Exploring Nursing Students' Perspectives of a Novel Point-of-View Disability Simulation
Background: Empathy is integral to therapeutic relationships and person-centered care. Interventions specifically targeting empathy toward people who have a disability may be of benefit to nursing education.
Method: In this article, we describe a novel point-of-view simulation designed to enhance empathy toward people who have a disability as a result of acquired brain injury. Nursing students' perspectives of the simulation were examined using a concurrent nested mixed methods design and using the Satisfaction with Disability Simulation Experience Scale, which includes 18 closed and one open-ended question.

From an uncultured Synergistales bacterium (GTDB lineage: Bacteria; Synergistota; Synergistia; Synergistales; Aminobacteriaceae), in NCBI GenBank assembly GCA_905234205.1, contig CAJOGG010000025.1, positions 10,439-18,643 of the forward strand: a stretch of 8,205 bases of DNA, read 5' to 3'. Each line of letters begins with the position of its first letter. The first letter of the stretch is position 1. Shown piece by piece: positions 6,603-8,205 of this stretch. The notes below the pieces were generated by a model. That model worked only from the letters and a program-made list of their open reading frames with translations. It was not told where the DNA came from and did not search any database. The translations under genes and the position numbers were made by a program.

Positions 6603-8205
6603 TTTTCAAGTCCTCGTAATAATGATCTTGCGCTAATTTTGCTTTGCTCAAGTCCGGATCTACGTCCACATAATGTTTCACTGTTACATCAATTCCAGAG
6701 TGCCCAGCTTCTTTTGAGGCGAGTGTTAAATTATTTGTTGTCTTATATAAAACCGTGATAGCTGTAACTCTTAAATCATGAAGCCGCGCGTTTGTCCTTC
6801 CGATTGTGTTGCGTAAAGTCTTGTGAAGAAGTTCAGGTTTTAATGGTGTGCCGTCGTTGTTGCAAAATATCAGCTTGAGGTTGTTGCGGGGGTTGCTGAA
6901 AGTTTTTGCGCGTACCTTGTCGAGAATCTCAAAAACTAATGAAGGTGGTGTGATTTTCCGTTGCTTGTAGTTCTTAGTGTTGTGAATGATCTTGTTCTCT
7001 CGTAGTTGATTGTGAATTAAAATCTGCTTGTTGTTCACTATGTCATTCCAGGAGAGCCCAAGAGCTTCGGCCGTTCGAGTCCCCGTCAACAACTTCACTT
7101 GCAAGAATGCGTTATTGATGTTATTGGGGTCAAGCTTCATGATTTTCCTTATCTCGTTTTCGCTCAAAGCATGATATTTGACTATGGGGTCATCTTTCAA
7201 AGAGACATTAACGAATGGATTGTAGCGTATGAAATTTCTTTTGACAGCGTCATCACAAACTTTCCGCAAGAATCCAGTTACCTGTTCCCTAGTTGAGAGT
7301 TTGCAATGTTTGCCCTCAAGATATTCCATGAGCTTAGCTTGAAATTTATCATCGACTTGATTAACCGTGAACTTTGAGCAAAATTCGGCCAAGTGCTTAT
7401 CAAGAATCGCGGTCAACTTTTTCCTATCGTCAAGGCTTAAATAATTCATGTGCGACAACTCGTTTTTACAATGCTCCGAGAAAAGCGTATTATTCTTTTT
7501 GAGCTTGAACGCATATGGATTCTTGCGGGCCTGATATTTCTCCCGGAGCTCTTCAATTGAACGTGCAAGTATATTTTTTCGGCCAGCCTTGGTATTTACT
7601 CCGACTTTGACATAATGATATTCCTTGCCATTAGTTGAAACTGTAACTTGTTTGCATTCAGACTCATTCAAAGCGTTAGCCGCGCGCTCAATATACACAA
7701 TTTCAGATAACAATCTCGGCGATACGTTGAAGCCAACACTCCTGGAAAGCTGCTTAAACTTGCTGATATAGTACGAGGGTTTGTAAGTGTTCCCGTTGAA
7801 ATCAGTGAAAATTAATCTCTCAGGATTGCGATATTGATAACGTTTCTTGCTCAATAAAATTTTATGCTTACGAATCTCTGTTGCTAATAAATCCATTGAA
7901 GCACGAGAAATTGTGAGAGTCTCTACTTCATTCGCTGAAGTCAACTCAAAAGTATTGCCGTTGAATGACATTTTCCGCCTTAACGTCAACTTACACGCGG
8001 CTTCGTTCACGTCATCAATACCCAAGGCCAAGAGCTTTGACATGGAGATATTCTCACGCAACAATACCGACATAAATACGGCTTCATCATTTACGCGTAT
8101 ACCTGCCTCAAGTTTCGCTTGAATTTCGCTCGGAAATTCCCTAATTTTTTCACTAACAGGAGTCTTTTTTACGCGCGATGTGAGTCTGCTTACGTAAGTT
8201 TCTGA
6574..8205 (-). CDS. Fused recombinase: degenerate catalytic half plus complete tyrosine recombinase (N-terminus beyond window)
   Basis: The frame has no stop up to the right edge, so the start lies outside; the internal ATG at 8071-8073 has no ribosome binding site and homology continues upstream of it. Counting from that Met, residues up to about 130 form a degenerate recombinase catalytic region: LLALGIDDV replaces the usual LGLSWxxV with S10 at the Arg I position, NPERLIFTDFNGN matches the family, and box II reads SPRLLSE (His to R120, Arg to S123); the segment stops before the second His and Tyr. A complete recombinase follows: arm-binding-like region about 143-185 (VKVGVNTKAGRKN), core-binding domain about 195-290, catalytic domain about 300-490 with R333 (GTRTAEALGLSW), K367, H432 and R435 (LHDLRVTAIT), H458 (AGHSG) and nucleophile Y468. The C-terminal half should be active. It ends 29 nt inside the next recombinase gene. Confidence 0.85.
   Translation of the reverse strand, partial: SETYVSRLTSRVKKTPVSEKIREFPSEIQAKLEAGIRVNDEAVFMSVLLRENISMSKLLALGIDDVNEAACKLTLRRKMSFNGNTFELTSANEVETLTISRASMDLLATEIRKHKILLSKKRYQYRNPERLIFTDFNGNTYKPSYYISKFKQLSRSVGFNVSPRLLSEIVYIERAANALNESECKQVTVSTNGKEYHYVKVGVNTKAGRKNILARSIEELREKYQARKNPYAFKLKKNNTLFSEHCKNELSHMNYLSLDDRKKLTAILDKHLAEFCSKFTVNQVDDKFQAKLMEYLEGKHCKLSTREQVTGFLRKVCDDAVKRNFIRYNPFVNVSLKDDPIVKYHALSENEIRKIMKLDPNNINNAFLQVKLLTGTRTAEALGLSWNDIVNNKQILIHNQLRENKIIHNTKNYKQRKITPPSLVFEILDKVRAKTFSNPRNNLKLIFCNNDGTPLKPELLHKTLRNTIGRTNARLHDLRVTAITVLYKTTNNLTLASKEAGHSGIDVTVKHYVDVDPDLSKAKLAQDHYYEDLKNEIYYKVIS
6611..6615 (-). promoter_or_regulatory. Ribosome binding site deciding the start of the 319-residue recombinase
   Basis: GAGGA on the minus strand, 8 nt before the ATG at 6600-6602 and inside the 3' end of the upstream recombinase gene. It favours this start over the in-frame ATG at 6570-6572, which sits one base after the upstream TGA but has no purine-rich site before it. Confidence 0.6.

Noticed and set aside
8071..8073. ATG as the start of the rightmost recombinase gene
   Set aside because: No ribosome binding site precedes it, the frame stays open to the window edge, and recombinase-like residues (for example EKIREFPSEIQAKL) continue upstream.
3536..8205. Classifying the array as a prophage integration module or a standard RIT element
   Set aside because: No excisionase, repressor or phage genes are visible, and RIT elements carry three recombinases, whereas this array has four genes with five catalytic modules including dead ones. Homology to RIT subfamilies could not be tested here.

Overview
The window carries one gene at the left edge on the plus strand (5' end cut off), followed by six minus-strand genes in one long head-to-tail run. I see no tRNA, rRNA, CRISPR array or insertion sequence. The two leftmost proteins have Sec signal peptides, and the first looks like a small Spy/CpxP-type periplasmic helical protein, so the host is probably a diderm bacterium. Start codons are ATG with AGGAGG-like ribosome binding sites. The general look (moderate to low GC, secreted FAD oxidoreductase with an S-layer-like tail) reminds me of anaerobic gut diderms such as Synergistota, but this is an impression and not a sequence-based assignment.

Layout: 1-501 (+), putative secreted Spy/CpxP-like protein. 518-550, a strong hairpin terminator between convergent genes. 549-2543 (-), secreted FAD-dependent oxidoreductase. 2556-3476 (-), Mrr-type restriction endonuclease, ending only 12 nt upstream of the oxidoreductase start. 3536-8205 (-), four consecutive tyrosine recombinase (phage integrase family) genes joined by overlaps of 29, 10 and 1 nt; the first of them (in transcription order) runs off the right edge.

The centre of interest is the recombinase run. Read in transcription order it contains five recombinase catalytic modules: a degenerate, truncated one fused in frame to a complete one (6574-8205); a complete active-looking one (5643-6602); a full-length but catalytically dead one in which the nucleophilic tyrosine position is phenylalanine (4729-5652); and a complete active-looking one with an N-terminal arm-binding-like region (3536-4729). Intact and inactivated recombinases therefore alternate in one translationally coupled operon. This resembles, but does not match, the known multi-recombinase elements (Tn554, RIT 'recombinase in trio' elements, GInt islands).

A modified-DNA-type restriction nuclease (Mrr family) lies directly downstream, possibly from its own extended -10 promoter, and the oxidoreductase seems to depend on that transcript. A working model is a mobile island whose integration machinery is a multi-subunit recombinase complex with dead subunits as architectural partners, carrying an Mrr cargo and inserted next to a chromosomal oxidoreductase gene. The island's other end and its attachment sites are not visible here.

Results: A total of 384 second-year nursing students from a population of 488 participated, giving a response rate of 79%. The overall mean satisfaction score was 4.49/5.0 (standard deviation = 0.55), indicating a high level of agreement with each of the survey items. Thirty-five participants responded to the open-ended question, and analysis of their comments revealed three themes: A valuable experience, new insights, and standing in someone else's shoes.
Conclusion: Given that there is compelling research about the benefits of empathic engagement with patients, the results from this study support continuing investment in point-of-view simulation experiences.